1984 After failing to trade him, the New York Mets give veteran slugger Dave Kingman his release. Kingman hit .198 with 13 home runs last year, but finds a new home as DH for the Oakland Athletics, hitting 35 home runs in 1984, ranking second in the American League.
1961 The Baltimore Orioles and Kansas City Athletics agree on a six-player trade. The Orioles acquire outfielders Whitey Herzog and Russ Snyder from the Athletics in exchange for infielder Wayne Causey, pitcher Jim Archer, and outfielders Bob Boyd and Al Pilarcik.
Free agent Reggie Jackson signs a four-year, nearly $4 million contract with the Angels, ending his five-year roller coaster ride with the Yankees. In 5 seasons as an Angel, Reggie belts 123 home runs, and has a memorable movie moment in “The Naked Gun: From the Files of Police Squad!”
Cleveland Indians release former NL standout pitcher Don Newcombe, ending his major league career. A one-time hard thrower, Newcombe won the Rookie of the Year, Cy Young and Most Valuable Player awards while with the Brooklyn Dodgers. He won 153 MLB games, 4 of them as a teenager with the Newark Eagles.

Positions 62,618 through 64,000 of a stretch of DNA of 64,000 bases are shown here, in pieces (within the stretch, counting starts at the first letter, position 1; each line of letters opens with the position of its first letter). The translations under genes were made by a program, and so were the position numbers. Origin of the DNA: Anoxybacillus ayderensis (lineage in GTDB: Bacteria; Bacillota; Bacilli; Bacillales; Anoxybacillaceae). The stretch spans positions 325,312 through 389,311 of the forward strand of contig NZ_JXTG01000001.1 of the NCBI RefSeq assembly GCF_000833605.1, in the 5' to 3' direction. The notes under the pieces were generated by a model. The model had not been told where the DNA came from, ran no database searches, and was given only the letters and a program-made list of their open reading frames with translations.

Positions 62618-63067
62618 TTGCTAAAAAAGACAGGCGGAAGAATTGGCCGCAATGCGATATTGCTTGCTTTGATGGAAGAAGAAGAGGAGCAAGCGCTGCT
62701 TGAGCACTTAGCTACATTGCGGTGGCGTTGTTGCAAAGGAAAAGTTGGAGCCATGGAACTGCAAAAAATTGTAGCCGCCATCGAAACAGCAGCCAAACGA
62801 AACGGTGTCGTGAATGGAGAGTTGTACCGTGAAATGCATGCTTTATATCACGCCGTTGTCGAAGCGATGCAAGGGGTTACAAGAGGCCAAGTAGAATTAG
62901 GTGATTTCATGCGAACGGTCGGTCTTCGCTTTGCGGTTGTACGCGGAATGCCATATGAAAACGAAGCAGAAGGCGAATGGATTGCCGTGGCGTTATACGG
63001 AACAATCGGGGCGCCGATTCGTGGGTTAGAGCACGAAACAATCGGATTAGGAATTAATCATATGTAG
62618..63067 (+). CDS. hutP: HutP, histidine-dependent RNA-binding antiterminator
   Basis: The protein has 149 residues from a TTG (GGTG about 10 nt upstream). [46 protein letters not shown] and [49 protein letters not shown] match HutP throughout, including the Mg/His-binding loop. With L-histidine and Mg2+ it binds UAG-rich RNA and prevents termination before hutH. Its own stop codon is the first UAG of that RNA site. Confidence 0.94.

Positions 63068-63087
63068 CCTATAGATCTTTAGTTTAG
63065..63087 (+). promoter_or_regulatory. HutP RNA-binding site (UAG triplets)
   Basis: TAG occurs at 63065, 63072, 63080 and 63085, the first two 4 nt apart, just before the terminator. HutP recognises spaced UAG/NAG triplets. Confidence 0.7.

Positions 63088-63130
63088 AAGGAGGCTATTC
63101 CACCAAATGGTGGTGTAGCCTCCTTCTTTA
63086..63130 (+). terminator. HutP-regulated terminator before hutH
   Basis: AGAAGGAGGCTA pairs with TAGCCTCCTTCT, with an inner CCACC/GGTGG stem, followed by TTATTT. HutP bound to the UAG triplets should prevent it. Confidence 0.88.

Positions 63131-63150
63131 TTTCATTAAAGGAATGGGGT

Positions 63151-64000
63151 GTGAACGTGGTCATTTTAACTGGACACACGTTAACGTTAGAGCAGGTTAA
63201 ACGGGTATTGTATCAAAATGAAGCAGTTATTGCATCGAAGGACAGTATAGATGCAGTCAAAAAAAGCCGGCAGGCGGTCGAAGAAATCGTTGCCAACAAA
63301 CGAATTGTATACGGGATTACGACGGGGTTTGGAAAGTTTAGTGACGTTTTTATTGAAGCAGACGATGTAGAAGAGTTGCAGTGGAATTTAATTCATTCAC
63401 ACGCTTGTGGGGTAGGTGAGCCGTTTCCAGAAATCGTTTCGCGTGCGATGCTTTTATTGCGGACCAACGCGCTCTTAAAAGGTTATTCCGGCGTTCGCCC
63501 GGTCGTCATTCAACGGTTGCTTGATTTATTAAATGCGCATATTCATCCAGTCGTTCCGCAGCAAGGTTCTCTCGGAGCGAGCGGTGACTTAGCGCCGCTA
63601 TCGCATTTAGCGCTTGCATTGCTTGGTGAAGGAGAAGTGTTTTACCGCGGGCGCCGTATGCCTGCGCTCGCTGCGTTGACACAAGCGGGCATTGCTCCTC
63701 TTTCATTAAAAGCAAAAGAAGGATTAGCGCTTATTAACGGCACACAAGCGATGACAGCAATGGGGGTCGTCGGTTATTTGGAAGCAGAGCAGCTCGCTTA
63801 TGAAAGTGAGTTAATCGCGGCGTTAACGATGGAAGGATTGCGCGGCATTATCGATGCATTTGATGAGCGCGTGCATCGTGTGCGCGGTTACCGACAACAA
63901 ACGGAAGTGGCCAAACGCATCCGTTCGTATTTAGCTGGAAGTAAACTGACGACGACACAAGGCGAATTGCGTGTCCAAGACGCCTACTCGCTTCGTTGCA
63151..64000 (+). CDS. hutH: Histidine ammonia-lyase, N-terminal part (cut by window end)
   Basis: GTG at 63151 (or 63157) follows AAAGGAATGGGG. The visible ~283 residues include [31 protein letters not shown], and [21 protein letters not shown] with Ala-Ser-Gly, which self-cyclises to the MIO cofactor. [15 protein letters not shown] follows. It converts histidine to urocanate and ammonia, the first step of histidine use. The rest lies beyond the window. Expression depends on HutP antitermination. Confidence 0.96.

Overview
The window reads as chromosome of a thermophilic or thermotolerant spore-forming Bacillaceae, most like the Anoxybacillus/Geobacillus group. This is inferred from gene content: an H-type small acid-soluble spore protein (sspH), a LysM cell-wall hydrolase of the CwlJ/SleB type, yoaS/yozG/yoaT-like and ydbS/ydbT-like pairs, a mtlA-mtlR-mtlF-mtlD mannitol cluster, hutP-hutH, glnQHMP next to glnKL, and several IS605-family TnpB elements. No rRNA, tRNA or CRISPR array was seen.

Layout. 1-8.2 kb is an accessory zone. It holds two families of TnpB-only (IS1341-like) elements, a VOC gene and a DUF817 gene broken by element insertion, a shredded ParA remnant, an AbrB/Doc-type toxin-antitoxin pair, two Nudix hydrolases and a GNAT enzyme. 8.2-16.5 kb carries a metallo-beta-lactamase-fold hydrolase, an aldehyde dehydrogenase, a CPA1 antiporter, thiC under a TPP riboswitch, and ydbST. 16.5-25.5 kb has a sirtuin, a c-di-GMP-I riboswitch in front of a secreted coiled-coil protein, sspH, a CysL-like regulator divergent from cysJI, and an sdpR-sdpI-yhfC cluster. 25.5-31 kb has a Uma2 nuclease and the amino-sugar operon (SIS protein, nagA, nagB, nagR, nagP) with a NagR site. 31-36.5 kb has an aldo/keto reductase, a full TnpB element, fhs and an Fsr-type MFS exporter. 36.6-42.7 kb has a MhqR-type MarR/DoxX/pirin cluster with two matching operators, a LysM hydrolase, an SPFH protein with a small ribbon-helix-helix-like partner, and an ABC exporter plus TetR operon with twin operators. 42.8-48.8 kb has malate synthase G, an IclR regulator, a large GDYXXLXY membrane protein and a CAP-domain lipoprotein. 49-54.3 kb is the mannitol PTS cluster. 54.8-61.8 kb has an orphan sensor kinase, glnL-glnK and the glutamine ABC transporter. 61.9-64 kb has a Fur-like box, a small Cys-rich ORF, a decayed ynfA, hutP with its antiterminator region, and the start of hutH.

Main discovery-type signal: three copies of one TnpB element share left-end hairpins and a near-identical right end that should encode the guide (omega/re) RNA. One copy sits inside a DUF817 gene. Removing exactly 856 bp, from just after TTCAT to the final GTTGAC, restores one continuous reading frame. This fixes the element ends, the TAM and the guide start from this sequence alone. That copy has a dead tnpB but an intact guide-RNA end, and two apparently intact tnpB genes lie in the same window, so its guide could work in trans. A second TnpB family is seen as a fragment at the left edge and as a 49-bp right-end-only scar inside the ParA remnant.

Hall of Fame pitcher Jerome “Dizzy” Dean is born in Lucas, AR. Dean will make his debut in 1930 with the St. Louis Cardinals and will win 150 games over a 12-year career with the Cardinals, Chicago Cubs and St. Louis Browns. He is enshrined in the Hall of Fame in 1953.
Slugger Bob Horner returns to MLB on a one-year contract with the St. Louis Cardinals. Horner played the 1987 season with the Yakult Swallows of the Japanese Central League, as collusion reduced demand for his services in MLB to nothing. With St. Louis, Horner will replace Jack Clark at first base.
MLB owners approve one of the game’s most controversial rules: the designated hitter. The owners decide to allow American League teams to implement the rule on an experimental 3-year basis, but the rule becomes a permanent addition to the AL while the National League never adopts it.
Needing 145 hits to reach 3,000, Harold Baines agrees to a minor league contract with the White Sox. The 21-season veteran, who will be 42 during the season, played with the Orioles and White Sox last season. He will get into 32 games with the club and add 11 hits before retiring.
1933 MLB Commissioner Kenesaw Mountain Landis announces that he is cutting his salary by 40 percent. Landis’s action is a sign of the times during the Great Depression; most MLB players will have their salaries reduced for the coming season.